# Puzzling

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Once again, for your edification and amusement, 10 puzzles. You'll find the answers on page 49 of this issue of the Journal. Let's start with the lovely "checkershadow" by Edward Adelson (who kindly refuses to copyright his highly original illusions):

1. In Figure 1, which square is darker, A or B?

2. Easier than it looks: What's the product of two primes whose sum is 7,921?

3. In Figure 2, three angles, X, Y and Z, are drawn on a square grid. What's their sum?

4. When philosopher Immanuel Kant forgot to wind his clock, he went to visit his old pal Schmidt, who had a clock on his wall. After a long chat — perhaps on the nature of time — he walked home by the same route he'd taken and immediately set his own clock correctly. How did he know what time it was?

6. What's the sum of the infinite series 1 - 1 + 1 - 1 + 1 - 1 + 1 - 1 ... ?

7. A termite starts on the corner of a 3-by-3-inch cube, as shown in Figure 4 , boring her way through the middle of each cube in turn, never returning to a cube she's already visited. Can or can't she end in the center cube after boring through each of the other 26 cubes? (Hint: think "parity.")

8. Lewis Carroll invented "doublets" in which one word is changed to another one letter at a time (e.g. APE to APT to OPT to OAT to MAT to MAN). Can you get from GRASS to GREEN in seven steps? How about WINTER to SUMMER in eight?

9. Flip four coins. What are the odds that the number of heads will exceed the number of tails?

10. Who claimed to rob banks "because that's where the money is"?

1. They're the same. Cut out or fold over to see for yourself. (Weird, huh?)

2. For the sum of two numbers to be odd, one has to be even and one odd. Since 2 is the only even prime, the other number is 7919, so their product is 15,838. (Incidentally, 2 and 7,919 are the first and 100th primes.)

3. Add another row of squares at the top and draw isosceles triangle ABC. ACB is a right angle (by symmetry), so CAB is 45 degrees, i.e. X. Mirror angle Z to see that X + Y + Z = 180 degrees. (See Figure 5.)

4. Kant wound his own clock, noting the (incorrect) time when he left. When he returned, h e subtracted from the elapsed time the start and end times of his visit at Schmidt's, giving him his total walking time. Adding half of that to the time he left Schmidt's gives him his return time.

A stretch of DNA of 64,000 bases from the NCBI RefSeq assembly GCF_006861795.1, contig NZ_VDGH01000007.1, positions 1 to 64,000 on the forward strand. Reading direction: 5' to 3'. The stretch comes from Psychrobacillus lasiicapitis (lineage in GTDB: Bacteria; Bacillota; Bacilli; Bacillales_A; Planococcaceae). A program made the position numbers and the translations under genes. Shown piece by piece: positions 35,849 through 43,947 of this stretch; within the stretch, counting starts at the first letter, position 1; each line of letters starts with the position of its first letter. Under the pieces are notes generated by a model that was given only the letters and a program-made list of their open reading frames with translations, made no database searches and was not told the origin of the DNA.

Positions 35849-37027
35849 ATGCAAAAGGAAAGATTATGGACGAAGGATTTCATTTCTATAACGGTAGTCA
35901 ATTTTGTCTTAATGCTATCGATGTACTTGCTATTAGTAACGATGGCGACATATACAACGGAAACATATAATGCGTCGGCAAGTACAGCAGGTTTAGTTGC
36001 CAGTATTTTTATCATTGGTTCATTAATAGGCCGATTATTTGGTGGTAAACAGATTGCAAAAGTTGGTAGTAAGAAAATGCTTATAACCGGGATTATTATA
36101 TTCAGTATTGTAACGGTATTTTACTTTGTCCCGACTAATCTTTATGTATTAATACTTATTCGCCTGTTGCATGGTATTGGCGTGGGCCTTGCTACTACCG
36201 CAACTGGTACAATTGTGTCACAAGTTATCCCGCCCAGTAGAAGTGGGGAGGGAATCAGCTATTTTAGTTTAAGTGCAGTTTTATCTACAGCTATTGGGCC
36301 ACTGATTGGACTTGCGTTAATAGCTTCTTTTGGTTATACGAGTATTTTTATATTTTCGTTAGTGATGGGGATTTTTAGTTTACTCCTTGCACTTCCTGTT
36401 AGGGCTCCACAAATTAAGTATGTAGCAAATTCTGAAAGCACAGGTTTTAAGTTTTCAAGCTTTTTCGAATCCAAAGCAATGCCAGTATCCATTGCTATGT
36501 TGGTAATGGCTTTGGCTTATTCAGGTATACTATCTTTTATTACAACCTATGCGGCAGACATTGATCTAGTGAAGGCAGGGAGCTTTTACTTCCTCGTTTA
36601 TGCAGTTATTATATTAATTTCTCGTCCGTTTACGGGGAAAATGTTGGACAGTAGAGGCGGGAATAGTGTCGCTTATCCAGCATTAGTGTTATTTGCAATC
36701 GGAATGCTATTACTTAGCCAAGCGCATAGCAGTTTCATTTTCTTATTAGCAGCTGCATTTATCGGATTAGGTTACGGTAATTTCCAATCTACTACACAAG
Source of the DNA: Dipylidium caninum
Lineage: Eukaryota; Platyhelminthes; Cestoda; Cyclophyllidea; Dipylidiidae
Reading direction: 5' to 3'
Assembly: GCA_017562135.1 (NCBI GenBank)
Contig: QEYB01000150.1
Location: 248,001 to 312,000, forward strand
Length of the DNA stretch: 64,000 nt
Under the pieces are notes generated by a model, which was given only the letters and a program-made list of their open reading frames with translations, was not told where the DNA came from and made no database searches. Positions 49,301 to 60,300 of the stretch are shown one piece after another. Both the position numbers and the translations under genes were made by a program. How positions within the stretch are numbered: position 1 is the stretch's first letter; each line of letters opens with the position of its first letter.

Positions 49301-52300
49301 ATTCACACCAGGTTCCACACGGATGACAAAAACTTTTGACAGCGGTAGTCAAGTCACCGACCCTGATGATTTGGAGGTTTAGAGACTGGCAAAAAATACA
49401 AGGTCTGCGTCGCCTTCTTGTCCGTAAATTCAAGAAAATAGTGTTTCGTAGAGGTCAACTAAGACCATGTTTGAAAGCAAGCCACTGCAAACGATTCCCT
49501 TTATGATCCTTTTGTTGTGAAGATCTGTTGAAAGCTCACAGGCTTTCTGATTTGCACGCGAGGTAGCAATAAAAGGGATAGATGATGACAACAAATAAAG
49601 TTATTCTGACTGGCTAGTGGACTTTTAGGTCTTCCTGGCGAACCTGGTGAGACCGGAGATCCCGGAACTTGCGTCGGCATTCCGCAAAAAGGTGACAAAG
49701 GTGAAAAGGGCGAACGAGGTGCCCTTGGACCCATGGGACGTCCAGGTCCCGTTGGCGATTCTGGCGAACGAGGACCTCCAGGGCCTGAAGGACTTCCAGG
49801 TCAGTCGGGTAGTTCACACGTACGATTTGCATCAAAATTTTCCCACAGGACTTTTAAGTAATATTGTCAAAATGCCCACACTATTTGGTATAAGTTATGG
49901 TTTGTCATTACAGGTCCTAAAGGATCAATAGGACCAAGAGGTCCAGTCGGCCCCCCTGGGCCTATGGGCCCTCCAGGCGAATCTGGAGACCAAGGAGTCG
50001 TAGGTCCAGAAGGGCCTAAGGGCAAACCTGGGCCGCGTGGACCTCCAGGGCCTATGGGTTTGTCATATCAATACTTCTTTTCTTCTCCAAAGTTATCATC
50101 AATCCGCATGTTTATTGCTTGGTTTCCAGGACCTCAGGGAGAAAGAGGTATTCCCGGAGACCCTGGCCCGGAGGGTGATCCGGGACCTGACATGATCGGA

5. Samoa County Park.

6. This is known as Grandi's series after Italian mathematician-philosopher Guido Grandi (1671-1742). The answer is: It depends how you group the numbers. Grouping them (1 - 1) + (1 - 1) + (1 -1)...gives you

zero. But you can just as well group them as 1 + (-1 + 1) + (-1 + 1) + (-1 + 1) ... which sums to 1.

7. No, she can't. Imagine the cubes as a 3D checkerboard, black and white cubes alternating. If there are 14 black cubes, there will be 13 white ones, and the termite's route will alternate through black and white cubes, starting and ending in a black cube. But if the starting corner cube is black, the center cube has to be one of the white ones. So the challenge is impossible. (Similarly you can show that a rook can't start at one corner of a chessboard and end at the opposite corner, passing through every square en route just once.)

8. GRASS to CRASS to CRESS to TRESS to TREES to TREED to GREED to GREEN. (If you allow the archaic "grees," you can four-step it: GRASS-GRAYS-GREYS-GREES-GREEN.) WINTER to WINDER to WANDER to WARDER to HARDER to HARMER to HAMMER to HUMMER to SUMMER.

9. 5/16. Of 16 possibilities (2 x 2 x 2 x 2), five will give more heads than tails (HHHH, HHHT, HHTH, HTHH and THHH).

10. Not bank robber Willie Sutton. An unknown journalist who interviewed Sutton in jail came up with the line for his story. Later, Sutton told a reporter, "Why did I rob banks? Because I enjoyed it. I loved it. I was more alive when I was inside a bank, robbing it, than at any other time in my life."

Barry Evans' (barryevans9@yahoo.com) addiction to puzzles is due to Martin Gardner, whose "Mathematical Games" column in Scientific American ran from 1956 to 1981.